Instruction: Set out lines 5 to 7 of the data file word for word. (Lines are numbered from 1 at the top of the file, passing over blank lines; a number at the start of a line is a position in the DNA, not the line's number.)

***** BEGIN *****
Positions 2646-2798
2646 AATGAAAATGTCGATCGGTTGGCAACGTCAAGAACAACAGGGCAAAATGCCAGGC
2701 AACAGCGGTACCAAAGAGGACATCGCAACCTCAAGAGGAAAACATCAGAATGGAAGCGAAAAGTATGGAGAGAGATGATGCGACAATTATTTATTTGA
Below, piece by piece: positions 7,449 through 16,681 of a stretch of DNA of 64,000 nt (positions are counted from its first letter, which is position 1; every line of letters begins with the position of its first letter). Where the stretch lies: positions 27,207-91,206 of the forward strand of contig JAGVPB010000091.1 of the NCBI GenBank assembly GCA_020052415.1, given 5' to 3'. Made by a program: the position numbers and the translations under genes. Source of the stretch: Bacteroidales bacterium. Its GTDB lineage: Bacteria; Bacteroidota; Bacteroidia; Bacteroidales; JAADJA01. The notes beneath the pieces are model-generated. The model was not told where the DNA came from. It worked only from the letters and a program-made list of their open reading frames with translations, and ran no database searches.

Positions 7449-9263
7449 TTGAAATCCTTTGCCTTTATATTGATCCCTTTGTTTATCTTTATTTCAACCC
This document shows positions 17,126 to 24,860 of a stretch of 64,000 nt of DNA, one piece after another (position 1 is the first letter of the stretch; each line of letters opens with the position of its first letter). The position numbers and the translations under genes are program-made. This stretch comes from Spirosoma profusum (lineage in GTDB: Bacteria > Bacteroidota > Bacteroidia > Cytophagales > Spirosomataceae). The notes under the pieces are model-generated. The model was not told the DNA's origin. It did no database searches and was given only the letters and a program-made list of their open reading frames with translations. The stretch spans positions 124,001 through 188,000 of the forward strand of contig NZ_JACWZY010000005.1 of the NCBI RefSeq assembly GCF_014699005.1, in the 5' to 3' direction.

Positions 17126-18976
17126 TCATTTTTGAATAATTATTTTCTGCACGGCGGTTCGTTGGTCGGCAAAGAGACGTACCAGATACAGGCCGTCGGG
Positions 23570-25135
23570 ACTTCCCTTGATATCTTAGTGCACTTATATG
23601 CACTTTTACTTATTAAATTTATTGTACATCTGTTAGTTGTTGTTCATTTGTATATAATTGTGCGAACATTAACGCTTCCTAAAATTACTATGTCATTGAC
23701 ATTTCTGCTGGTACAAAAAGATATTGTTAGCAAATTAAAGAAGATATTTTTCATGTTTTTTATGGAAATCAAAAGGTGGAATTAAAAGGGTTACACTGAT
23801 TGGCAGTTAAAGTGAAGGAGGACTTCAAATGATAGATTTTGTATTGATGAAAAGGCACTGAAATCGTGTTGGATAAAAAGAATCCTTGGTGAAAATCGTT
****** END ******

Positions 7449-9263
7449 TTGAAATCCTTTGCCTTTATATTGATCCCTTTGTTTATCTTTATTTCAACCC
This document shows positions 17,126 to 24,860 of a stretch of 64,000 nt of DNA, one piece after another (position 1 is the first letter of the stretch; each line of letters opens with the position of its first letter). The position numbers and the translations under genes are program-made. This stretch comes from Spirosoma profusum (lineage in GTDB: Bacteria > Bacteroidota > Bacteroidia > Cytophagales > Spirosomataceae). The notes under the pieces are model-generated. The model was not told the DNA's origin. It did no database searches and was given only the letters and a program-made list of their open reading frames with translations. The stretch spans positions 124,001 through 188,000 of the forward strand of contig NZ_JACWZY010000005.1 of the NCBI RefSeq assembly GCF_014699005.1, in the 5' to 3' direction.